Brazilian Jiu-Jitsu (BJJ) has been increasing in popularity since its establishment in the 1920’s. There are many tournaments and championships around the world each year and it even made its debut in the Asian Games in 2018. This raises the question of whether or not BJJ is also an Olympic sport.
Brazilian Jiu-Jitsu is currently not an Olympic sport. To qualify, it will need to be represented by an independent non-profit international organization, adopt world-wide competition standards that are approved by the Olympic Committee and maintain Olympic-standard anti-doping regulations.
This article will discuss in more detail why BJJ is not an Olympic sport and what might be holding it back from becoming one. It will also touch on why other martial arts have been allowed to compete, as well as when BJJ might be included.
Why is BJJ Not an Olympic Sport?
The Olympic Games have already accepted Judo, Taekwondo and Karate into the program, so the question stands why the International Olympic Committee (IOC) have not accepted BJJ. There are three main reasons, which I will explain.
There is No Official Governing Body
The IOC requires that the governing body of the sport apply for admittance into the Olympic Games and establish their eligibility. To date, no international organization has been successful in this application and, therefore, Jiu-Jitsu still is not an Olympic sport.
There are many different organizations that oversee Jiu-Jitsu training and tournaments around the world that could serve to be the governing body of BJJ. The International Brazilian Jiu-Jitsu Federation (IBJJF) is just one of these organizations, and is one of the most noteworthy.
The IBJJF hosts several championships, both local and world-wide, outlines set rules for the sport and oversees over 1,000 academies across the world. This federation was also created by Carlos Gracie Jr., son of one of the founding fathers of Gracie Jiu-Jitsu.
However, other notable Jiu-Jitsu organisations include, but are not limited to:
- Sport Jiu-Jitsu International Federation (SJJIF)
- Ju-Jitsu International Federation (JJIF)
- Abu Dhabi Combat Club (ADCC)
- UAE Jiu-Jitsu Federation (UAEJJF)
The UAEJJF, in particular, applied to represent Jiu-Jitsu in the 2024 Paris Olympic Games, but was unsuccessful. One mandate of the IOC is that all international federations involved in the Olympic Games must be non-government organizations. With its close relationship to the UAE government, this is something that will always work against the UAEJJF.
Until an eligible international federation applies to represent the sport of Jiu-Jitsu in the Olympic Games, it will not be considered for the program.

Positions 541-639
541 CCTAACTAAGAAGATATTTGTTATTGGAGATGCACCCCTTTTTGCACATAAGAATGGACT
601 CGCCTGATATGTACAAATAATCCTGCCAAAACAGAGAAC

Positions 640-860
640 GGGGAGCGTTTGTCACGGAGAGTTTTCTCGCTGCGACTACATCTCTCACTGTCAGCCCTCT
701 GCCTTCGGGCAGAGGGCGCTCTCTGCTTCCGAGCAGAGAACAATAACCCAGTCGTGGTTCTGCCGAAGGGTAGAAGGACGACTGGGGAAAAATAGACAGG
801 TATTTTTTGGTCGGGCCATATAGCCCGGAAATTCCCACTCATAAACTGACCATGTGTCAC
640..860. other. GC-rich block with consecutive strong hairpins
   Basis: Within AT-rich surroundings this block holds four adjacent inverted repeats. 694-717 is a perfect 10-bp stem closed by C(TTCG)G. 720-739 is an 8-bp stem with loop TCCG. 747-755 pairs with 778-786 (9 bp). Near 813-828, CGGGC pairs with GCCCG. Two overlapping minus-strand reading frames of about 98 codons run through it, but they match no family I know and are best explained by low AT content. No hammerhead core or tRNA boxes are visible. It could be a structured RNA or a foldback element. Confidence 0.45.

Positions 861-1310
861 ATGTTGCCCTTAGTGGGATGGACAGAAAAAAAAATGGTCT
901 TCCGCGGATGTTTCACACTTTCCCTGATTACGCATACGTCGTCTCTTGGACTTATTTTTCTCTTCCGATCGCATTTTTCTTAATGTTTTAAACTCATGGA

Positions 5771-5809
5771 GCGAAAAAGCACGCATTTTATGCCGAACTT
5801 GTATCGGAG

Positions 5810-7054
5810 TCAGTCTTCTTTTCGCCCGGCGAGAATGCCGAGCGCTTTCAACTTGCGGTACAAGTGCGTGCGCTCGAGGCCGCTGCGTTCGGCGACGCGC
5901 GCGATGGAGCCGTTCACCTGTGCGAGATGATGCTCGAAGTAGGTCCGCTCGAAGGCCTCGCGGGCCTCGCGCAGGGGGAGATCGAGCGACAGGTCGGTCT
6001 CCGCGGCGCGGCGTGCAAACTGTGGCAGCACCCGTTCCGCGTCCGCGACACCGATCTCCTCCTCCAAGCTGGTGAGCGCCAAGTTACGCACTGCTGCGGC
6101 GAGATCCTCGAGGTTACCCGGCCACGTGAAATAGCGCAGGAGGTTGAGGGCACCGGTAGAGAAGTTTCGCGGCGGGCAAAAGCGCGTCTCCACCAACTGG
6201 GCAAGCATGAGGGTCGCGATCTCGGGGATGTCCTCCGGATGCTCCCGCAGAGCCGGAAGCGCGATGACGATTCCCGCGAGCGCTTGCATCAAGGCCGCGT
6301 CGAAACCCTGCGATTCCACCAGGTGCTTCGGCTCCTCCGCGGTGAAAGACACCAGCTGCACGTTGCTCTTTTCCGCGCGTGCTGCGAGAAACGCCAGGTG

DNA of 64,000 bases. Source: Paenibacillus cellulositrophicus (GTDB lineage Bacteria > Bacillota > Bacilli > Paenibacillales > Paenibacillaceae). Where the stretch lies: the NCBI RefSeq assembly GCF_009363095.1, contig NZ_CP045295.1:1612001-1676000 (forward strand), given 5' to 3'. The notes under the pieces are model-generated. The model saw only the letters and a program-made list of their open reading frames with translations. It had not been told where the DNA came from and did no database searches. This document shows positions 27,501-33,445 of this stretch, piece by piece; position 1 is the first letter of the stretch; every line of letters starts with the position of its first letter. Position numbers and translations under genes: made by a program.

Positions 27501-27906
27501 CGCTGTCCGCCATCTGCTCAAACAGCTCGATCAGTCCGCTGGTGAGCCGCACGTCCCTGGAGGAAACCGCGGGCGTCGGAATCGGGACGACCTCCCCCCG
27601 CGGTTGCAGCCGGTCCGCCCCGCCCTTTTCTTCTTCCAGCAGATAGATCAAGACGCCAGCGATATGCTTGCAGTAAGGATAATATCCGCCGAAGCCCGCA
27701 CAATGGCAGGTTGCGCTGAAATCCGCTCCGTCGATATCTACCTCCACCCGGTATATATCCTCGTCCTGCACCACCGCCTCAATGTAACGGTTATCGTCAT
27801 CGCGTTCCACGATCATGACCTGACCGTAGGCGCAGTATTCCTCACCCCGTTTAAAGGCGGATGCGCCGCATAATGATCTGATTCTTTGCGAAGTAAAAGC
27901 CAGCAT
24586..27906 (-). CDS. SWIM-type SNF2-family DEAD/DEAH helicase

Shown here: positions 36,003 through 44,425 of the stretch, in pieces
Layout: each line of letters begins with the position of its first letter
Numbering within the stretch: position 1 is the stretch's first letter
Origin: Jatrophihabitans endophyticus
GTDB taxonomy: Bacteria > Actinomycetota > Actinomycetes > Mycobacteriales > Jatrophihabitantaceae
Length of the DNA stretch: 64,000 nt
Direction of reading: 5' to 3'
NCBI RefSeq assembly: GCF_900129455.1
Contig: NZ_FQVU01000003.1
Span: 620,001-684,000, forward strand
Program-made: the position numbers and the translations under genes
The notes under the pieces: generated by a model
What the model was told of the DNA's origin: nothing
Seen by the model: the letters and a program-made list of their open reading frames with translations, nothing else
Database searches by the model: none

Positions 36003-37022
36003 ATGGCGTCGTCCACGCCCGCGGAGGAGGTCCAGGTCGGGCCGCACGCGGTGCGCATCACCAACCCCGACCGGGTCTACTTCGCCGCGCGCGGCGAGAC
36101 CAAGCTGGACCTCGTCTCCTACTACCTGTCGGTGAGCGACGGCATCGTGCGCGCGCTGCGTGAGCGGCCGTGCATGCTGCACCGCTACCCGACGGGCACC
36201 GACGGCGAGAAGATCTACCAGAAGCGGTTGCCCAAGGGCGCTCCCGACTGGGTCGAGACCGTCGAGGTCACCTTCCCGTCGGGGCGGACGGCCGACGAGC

Rules Have Not Been Standardised
Among the many federations that oversee JJ/BJJ, the rules of each competition are outlined by the individual organizations and are therefore open to variation. They are also evolving with time as the sport becomes more popular, resulting in constant updates to these rules.
In order to become an Olympic sport, Jiu-Jitsu must have an agreed-upon set of rules to govern the competition. These rules will also be subject to change by the IOC to suit their purposes, as was the case with Judo. Over time, Judo has become much more regulated, such as prohibiting leg locks and limiting groundwork.
In addition to this, BJJ is a sport that not every spectator can understand and appreciate. For example, some positions of control will get you points while others won’t. In the IBJJF rules, you can earn points if you have someone in Mount, but you won’t get any points if you have them in Side-Control. These intricacies can make it difficult for a non-trained spectator to appreciate, making it less appealing to the masses.
It is also common practice in BJJ to stall the fight in order to accumulate more points. This is something that would be considered boring in the eyes of the IOC, who want every sport to increase the value of the Olympic Games.
Even World Champion Andre Galvao acknowledged that only the No-Gi version of the sport would be suitable for the Olympics. The Gi is the official uniform of Jiu-Jitsu, but makes it easier for competitors to stall and slow the pace of the fight for more points.
If the rules of BJJ are not entertaining for the masses, it will be difficult to be accepted into the Olympics.
Infrequent Drug Testing
It is only recently that drug-testing has become more regulated in BJJ competitions. Organizations such as the IBJJF have now partnered with USADA (U.S. Anti-Doping Agency) to help keep the competition fair.
Prior to this, competitions were not regulated, allowing doping to go undetected and without penalty. The IOC take doping very seriously in their program, and therefore insist that any sports involved in the Olympic Games must be regulated to make the competition fair for all.